Fortunately, spreadsheets are excellent for a large, boring sort that might drive you a bit nuts if you tried to do it by hand. Spreadsheets require a logical framework to decide exactly how to organize your items into categories, especially if you have multiple criteria. To organize your items, you might look for an obvious sort (alphabetical) or count individual things, but you are more likely trying to create a grouping that’s not obvious.

RegEx can help (really)

Regular expressions are a computer-geeky way of writing a pattern for text that you want to match, and provide a TRUE or FALSE result to your expression. This code is amazing and flexible, and also a bit hard to master (check out https://regexr.com/ if you want a handy playground to try them out). You use Regular Expressions when you want to apply the same test to multiple items, e.g. finding the domain name in an email, or retrieving a portion of text from a URL.

Using a logical test and validating it in Regular Expressions allows you to take an abstract problem (find the senior leaders in a list of titles) that’s easily understood by humans but needs instructions for computers to execute. This all sounds logical, but searching for Google Sheets RegEx formulas might leave you feeling like adding more than one condition at a time is a bit … challenging. So I decided to simplify that process.

Here’s a concrete example of applying multiple true/false conditions to a single problem. If you’ve built prospect lists for outbound campaigns, there’s one thing that almost always happens: you have to “bucket” the titles by groups to decide what to do next. You might manually decide that titles starting with CEO or “Chief” are C-level, and that ones starting with VP are VP-level, but it’s kind of a drag to do this manually. Wouldn’t it be easier to define the filters, then apply the true/false results of each filter to all of your titles at once?

A quick tool to help sort lists

I decided to build a small tool in Google Sheets to model using multiple filters to test the ability to arrange job titles into families. To build this utility, I used Google Sheets to list the testName I wanted to establish in each row, followed by an example title, a Regular Expression condition I wanted to match, and the result of TRUE or FALSE for that test. I also created a column to help you understand which part of the string/title matched your condition.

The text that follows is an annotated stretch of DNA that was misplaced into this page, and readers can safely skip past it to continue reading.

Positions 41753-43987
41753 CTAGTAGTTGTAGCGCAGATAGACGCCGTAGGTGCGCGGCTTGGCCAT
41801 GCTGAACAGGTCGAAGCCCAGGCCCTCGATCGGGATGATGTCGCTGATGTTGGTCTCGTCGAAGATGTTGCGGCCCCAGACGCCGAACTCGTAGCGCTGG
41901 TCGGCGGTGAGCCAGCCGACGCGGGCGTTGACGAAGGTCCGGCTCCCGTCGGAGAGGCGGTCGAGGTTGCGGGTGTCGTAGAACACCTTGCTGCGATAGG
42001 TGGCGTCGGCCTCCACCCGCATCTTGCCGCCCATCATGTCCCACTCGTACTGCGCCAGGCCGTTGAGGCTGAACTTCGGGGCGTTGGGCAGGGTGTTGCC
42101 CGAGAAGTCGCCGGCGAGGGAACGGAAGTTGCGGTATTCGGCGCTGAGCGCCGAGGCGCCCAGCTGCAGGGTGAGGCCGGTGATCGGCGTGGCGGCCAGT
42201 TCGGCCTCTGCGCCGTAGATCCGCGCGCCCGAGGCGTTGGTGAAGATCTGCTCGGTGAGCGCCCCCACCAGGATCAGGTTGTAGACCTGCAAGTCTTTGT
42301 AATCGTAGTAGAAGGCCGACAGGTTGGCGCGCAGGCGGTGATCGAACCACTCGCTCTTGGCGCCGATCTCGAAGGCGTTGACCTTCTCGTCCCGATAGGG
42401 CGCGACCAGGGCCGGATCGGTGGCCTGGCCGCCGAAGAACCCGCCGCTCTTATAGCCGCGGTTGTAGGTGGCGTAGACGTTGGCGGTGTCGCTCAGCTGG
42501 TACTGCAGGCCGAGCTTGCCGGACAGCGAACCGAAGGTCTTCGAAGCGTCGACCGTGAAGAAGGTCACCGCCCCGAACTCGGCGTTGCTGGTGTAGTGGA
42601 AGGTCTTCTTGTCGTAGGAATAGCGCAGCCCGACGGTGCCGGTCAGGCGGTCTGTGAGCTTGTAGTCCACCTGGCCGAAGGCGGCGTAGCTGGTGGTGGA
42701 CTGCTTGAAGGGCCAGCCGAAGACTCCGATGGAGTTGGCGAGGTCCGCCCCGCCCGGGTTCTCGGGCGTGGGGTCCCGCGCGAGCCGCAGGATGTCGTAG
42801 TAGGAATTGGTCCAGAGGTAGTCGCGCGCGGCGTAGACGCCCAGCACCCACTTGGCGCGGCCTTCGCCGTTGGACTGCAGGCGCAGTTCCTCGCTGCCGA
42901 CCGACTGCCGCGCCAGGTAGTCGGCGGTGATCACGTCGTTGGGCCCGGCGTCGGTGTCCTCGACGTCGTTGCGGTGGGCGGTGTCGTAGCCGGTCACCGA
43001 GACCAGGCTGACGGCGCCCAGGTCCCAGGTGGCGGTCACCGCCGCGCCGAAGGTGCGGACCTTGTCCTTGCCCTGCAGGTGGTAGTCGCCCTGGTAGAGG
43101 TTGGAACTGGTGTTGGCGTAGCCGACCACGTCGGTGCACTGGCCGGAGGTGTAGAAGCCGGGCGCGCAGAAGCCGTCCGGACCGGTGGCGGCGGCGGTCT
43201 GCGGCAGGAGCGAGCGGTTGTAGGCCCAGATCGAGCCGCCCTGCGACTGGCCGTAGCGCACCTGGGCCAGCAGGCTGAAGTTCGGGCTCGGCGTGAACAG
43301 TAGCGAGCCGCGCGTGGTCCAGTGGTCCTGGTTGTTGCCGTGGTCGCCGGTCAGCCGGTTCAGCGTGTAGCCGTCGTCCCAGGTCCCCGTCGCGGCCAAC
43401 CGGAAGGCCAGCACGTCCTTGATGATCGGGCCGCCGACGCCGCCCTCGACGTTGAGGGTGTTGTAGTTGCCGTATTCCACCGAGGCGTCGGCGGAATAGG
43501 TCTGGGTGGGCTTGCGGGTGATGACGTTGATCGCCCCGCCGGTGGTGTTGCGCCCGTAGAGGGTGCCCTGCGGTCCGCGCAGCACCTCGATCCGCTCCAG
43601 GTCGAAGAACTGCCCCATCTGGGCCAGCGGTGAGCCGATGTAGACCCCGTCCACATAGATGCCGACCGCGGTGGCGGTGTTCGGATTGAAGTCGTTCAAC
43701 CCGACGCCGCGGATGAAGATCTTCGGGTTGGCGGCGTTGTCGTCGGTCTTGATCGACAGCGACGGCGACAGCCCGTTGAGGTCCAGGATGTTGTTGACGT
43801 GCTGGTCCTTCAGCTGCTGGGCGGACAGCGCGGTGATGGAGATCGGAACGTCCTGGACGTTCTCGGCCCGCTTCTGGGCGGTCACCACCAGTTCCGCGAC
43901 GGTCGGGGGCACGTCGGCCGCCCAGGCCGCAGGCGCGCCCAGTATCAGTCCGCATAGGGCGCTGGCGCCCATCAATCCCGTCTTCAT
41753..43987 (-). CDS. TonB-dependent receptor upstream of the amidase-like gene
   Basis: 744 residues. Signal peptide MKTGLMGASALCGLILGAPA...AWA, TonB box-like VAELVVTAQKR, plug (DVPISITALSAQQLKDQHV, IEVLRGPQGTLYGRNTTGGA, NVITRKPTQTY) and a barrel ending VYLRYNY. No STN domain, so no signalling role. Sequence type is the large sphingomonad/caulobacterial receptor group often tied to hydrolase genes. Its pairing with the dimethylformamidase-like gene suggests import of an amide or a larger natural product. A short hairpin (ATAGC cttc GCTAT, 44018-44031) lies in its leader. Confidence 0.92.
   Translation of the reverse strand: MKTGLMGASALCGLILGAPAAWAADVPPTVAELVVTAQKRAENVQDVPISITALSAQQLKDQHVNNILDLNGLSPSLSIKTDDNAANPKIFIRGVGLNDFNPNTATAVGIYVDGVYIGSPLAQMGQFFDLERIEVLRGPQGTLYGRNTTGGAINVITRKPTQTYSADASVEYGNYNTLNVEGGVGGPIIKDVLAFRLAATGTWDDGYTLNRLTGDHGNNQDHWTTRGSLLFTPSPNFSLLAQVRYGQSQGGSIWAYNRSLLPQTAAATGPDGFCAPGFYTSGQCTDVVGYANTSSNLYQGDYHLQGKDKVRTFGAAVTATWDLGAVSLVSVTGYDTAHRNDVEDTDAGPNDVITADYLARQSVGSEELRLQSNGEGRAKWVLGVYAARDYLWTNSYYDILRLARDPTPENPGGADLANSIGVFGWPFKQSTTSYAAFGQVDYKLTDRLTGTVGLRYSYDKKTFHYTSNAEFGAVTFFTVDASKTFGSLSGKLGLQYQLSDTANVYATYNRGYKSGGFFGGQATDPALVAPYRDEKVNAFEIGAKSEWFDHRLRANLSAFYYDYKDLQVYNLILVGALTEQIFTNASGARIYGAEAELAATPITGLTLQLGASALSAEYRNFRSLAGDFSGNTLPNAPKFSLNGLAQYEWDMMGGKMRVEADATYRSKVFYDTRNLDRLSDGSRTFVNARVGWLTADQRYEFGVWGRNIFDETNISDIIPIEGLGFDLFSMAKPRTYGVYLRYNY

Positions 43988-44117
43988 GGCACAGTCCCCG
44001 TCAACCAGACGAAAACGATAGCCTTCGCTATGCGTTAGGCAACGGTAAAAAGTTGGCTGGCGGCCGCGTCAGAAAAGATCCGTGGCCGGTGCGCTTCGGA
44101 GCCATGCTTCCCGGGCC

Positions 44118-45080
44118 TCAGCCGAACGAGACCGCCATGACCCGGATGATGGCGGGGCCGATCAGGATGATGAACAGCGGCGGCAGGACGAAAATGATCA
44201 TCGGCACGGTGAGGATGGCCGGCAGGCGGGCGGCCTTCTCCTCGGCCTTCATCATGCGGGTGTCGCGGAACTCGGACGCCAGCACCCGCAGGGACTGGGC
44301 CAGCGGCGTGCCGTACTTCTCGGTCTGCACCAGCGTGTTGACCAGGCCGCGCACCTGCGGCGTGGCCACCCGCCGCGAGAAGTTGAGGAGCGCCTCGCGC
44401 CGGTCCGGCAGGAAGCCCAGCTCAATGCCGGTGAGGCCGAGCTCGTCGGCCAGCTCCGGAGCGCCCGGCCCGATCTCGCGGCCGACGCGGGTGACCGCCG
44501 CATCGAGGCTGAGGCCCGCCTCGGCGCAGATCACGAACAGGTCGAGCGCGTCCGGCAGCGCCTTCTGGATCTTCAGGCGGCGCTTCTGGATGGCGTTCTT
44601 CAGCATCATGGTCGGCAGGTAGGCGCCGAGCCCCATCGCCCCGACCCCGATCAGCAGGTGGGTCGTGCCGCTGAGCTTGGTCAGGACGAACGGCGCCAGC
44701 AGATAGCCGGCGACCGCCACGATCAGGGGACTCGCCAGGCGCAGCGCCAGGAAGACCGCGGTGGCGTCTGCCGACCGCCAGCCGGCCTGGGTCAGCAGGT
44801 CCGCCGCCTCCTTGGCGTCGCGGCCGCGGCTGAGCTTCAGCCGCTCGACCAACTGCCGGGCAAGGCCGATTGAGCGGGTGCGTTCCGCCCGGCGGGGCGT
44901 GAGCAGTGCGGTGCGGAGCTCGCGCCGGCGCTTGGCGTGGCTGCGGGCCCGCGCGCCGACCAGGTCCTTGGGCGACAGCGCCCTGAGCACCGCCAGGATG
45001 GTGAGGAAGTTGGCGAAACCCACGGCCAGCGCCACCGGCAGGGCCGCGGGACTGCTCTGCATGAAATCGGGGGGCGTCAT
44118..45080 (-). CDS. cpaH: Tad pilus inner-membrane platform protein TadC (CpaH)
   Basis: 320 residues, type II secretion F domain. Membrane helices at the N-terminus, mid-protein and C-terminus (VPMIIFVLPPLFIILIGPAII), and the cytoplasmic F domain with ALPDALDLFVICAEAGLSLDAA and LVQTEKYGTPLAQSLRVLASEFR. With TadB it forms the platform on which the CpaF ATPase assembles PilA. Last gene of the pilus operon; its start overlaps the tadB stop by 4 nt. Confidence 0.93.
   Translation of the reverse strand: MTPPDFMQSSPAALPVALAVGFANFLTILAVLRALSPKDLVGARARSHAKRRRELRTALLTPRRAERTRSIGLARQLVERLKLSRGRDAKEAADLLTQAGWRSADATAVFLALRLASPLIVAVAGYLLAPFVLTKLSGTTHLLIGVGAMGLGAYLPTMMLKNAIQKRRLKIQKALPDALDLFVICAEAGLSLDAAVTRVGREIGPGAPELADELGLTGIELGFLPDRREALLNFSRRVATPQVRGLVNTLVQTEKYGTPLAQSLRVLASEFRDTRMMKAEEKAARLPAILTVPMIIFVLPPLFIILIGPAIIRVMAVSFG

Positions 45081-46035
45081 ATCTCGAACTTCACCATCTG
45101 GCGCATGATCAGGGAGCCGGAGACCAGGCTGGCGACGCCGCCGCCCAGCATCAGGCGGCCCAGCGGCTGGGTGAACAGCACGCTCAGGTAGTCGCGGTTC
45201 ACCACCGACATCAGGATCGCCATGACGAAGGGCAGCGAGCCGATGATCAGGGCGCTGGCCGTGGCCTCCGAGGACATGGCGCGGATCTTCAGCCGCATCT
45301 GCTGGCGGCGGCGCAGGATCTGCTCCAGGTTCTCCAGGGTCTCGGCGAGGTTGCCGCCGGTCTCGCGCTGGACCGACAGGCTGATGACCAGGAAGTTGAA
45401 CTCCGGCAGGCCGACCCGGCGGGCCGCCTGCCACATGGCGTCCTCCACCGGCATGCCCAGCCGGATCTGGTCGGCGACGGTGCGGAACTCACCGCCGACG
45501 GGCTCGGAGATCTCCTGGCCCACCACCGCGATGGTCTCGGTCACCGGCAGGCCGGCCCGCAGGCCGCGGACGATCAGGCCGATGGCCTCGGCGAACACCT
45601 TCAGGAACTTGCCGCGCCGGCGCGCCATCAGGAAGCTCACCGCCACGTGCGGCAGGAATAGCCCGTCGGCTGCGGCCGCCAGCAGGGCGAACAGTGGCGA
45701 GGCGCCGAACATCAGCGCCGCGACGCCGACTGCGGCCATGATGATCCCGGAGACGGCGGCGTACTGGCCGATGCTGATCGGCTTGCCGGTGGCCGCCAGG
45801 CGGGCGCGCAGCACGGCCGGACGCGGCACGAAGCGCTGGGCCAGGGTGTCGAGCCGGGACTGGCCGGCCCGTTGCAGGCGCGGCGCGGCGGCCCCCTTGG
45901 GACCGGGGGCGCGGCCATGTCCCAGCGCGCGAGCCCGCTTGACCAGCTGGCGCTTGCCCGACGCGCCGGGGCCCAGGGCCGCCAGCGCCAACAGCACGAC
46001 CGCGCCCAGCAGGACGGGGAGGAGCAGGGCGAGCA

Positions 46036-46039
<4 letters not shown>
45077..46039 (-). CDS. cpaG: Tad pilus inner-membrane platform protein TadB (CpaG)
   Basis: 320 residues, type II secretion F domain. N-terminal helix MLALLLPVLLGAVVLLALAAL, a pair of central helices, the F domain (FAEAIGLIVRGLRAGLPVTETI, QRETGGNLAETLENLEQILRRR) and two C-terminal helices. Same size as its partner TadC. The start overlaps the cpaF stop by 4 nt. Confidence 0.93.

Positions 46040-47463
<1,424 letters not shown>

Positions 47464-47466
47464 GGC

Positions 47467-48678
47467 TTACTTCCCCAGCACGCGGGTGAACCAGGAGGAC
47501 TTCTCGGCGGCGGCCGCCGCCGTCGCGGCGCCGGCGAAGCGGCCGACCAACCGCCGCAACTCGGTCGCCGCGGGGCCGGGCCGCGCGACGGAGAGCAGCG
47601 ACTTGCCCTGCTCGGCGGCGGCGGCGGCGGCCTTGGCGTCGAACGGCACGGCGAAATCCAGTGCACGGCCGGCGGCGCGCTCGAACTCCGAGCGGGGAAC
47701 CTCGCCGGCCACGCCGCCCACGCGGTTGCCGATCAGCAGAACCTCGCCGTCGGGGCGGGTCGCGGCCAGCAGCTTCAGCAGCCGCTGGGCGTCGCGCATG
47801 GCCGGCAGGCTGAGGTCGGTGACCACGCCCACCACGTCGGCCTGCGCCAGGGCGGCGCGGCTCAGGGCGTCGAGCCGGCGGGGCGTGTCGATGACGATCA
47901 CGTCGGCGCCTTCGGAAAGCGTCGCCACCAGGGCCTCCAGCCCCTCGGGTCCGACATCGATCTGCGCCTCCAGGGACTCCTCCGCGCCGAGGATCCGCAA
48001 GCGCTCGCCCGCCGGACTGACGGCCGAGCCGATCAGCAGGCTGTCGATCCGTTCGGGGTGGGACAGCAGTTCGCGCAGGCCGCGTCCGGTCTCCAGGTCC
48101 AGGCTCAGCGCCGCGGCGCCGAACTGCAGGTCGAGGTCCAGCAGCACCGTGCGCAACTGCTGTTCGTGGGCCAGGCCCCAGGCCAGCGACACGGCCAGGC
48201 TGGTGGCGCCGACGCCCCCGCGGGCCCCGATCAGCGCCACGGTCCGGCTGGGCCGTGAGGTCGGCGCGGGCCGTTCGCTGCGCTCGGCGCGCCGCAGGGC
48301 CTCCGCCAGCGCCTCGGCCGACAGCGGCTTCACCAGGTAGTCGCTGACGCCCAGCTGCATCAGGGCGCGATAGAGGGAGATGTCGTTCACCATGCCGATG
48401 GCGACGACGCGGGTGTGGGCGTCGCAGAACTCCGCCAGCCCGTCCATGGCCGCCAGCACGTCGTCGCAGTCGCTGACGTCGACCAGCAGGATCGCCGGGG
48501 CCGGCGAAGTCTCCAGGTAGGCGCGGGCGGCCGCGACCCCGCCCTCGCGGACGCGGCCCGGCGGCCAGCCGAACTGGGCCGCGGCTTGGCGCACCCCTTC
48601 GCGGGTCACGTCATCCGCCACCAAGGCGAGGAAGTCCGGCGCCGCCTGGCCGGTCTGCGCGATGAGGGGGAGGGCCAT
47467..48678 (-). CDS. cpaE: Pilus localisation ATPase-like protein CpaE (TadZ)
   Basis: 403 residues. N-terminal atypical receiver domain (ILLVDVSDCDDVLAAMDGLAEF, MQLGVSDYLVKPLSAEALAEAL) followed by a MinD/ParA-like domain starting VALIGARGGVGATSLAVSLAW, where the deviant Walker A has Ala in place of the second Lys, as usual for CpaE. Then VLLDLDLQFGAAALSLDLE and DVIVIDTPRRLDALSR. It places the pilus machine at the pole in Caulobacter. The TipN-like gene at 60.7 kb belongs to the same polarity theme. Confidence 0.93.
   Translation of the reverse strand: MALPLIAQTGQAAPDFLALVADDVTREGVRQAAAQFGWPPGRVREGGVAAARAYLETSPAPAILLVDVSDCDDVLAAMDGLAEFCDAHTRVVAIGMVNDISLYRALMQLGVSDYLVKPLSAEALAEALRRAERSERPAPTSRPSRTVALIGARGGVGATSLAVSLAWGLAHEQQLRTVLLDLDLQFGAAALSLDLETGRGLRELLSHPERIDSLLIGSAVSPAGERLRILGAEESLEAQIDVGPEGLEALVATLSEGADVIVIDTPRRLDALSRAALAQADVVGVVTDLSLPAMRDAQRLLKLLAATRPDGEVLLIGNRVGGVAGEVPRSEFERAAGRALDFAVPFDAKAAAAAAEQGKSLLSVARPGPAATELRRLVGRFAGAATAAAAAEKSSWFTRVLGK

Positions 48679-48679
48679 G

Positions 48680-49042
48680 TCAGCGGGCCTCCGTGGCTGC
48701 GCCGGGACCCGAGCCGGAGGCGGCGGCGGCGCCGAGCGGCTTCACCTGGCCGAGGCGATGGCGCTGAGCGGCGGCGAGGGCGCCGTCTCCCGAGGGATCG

Several rows of tests, displaying the regular expression used to evaluate the test

The initial list has four tests, where the simplest is:


Or – in English – “match everything that has either the string “mgr” or the string “manager”, in the source string, and don’t worry about whether it’s upper or lower case.”

These tests each evaluate a job title, determining what seniority it lives in based on a keyword or words in the title. I intended this rule stack evaluate from the top to the bottom, so you would evaluate the first rule, then stop if you get TRUE, then move on to the next rule. If you prefer, you can keep going even when you have multiple TRUE conditions as it will help you understand the distribution of your list between buckets.

A few titles, displaying the results of the testing run and the item that matched

Here’s how this works:

  1. Taking the title text from the “Example Title” column,
  2. We use the header column to look up the row of the test we want to execute. For isManager level, we would use a formula to look at the column labeled Test Name in the other tab, do a vLookup to find the row matching isManager, then read the expression in the Condition/Regex column, and return a TRUE/FALSE result using the REGEXMATCH formula, e.g. =REGEXMATCH(“Sr Manager of Spreadsheets”,”(?i)(mgr|manager)”)
  3. use conditional formatting to alert a TRUE result;
  4. and reverse the formula using a REGEXEXTRACT to identify the portion of the string that matched first.

Ok, so what?

Yes, you could apply these formulas one at a time or use complicated sorting methods to find boolean conditions that are true or false in your data set. This method is helpful because it allows you to flexibly add conditions (add a row in the RegEx Tester sheet; and a column in the ProspectTitles sheet labeled with that row’s test name). It also allows you to change your RegEx conditions to match your data set by updating a single field for each change you want to make in your expression across as many items as you want.

This method works well and quickly for evaluating several fields against a set of 10k records or fewer. As you think about longer lists that involve updating more than 50k cells at a time, you might combine your tests or use small portions of lists at a time to increase the speed (that’s a lot of VLOOKUPs 😉

Here’s a link to the example – make a copy and give it a try.